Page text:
We have seen that education and schooling can go a long way in addressing the question “who are you?”.

Perhaps the single, most important factor in successfully navigating the journey to self-identity is the child’s “perspective of self”.

If the self is viewed as an expanding continuity, then children see themselves as whole beings ready to develop and grow through life. They are gifted with the ability to change and yet still keep their concept of self (“who am I?”) intact.

This most crucial component of self-development is rooted in the home. Each teacher, no matter how influential, usually is replaced by a new teacher come September. Thus, the family is the pivotal center of self-development.

The key to successfully answering the question “who are you?” at every stage of life’s journey is rooted in a strong, positive family relationship.

How comfortable are you (parent or teacher) with the question “who are you?” ?.

How much of your answer is tied up in the roles you play i.e. what you’re doing and not about your core being?

Comments

  1. I used to think I was a corporate executive.

    Then I left work to raise the kids, and I thought I was a Mom.

    Now, all of the children are out of the house, I am a retired Grandma, and I wonder: Who am I?

    Yes, some of our identity changes as we go through different stages of life. I am fortunate to have had the strong and positive family relationship which enabled me to switch gears at the appropriate times in my life, without losing my sense of self.

    Thank you for an informative article today!

    Beth

  2. I believe that the school evolved into a place where children learn about the values of life that were previously learned at home. I’m not judging whether this is good or bad, in my opinion, this is the current reality. With that being said, it is the parents’ responsibility to place their children in a school that best matches their values.

    My husband and I commute over an hour and work full-time- an economic necessity. School does for our children many of the things I wish I could do, but cannot, for lack of time.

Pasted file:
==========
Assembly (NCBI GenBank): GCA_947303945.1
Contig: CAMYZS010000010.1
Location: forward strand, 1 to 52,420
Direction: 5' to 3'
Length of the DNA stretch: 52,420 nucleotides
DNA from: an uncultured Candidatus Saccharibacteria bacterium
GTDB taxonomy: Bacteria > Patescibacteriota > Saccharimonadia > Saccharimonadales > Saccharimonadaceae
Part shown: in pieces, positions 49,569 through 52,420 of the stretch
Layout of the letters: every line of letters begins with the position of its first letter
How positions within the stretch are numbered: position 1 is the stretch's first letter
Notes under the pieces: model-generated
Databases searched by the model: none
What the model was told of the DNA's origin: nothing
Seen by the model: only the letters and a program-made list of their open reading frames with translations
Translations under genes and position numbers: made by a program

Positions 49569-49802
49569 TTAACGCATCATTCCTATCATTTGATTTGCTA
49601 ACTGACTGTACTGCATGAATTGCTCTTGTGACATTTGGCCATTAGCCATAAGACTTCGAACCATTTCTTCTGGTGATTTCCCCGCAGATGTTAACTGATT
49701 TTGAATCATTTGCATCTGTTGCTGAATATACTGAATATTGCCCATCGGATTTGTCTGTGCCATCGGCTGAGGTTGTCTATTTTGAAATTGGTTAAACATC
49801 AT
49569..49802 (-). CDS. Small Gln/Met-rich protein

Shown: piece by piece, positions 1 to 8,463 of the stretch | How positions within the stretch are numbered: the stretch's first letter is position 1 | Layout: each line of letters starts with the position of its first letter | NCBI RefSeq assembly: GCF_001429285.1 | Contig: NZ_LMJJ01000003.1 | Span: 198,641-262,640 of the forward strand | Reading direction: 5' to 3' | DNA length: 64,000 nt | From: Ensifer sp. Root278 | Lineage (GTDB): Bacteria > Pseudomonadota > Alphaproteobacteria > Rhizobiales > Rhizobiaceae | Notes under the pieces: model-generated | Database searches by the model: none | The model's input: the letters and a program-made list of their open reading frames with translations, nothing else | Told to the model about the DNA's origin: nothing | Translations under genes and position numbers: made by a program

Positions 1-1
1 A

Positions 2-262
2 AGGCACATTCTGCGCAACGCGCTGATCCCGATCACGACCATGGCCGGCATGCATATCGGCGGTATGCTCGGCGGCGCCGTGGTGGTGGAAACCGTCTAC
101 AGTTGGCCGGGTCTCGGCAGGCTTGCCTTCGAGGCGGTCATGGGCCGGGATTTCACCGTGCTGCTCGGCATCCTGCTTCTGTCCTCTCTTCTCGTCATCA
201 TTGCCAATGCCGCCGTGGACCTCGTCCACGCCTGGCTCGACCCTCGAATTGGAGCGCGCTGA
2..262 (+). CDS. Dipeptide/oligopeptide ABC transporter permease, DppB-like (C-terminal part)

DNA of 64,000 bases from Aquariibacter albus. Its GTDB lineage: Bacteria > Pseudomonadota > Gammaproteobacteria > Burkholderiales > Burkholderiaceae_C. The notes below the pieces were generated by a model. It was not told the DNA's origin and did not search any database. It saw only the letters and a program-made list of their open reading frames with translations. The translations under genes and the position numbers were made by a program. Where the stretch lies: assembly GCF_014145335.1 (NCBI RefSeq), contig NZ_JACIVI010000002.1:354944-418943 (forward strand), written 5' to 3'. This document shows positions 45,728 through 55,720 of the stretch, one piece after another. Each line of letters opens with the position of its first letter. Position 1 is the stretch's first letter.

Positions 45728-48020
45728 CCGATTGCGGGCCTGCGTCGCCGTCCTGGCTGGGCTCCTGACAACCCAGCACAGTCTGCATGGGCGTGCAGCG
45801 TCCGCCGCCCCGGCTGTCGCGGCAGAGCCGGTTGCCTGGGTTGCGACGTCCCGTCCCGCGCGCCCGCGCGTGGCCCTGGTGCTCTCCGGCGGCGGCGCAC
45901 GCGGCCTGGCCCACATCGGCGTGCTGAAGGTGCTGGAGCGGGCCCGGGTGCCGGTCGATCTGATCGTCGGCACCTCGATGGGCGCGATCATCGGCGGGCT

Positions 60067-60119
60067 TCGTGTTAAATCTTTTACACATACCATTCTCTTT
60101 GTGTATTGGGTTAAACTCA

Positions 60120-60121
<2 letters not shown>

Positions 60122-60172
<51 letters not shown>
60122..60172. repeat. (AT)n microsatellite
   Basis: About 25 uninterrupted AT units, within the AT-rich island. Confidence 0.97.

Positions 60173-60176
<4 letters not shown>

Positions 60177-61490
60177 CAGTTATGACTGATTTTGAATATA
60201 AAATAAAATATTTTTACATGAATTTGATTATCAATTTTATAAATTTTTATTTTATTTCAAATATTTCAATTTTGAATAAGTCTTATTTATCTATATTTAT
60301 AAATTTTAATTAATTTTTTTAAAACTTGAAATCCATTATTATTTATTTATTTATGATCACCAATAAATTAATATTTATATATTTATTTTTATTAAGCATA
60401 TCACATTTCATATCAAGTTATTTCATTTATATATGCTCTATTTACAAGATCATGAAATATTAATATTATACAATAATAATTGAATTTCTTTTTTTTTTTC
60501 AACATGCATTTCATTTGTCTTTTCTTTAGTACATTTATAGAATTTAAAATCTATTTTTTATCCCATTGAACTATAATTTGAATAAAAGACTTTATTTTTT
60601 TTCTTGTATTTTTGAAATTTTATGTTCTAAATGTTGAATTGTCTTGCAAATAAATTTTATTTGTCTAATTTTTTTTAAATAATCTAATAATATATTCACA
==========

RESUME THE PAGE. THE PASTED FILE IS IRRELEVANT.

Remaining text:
3. My oldest daughter, 10, struggles with this idea. She is an extremely bright and thoughtful girl, and wonders aloud what makes her special if all children are special! She is looking to define herself in a way that does not also define all of her friends and neighbors.

  4. In regard to parents abdicating the responsibility of teaching their children to schools. I have a somewhat different attitude, I feel as a parent I have the ultimate responsibility for my children’s education. I treat the schools(public) as a supplement to what I teach them. I look at it as a partnership. I check their homework I’m involved in their school work. I believe this attitude serves me well, both of my kids are in the schools gifted program.

    As far as who we are…hmm. I guess it depends on where we are in our lives and what challenges we accept for ourselves. I think our experiences define who we are. Right now I am a husband, a provider for my family, I am a teacher of my children, I am a swimmer, a golfer. I am honest and have a lot of integrity.

    My kids fell good about themselves and show a lot of self confidence. To me they are amazing and have exceeded every expectation I have had of them.

  5. I am a unique and unrepeatable miracle of God…and so is every single person in this world. ๐Ÿ™‚ I don’t need to define myself with any of this world’s labels.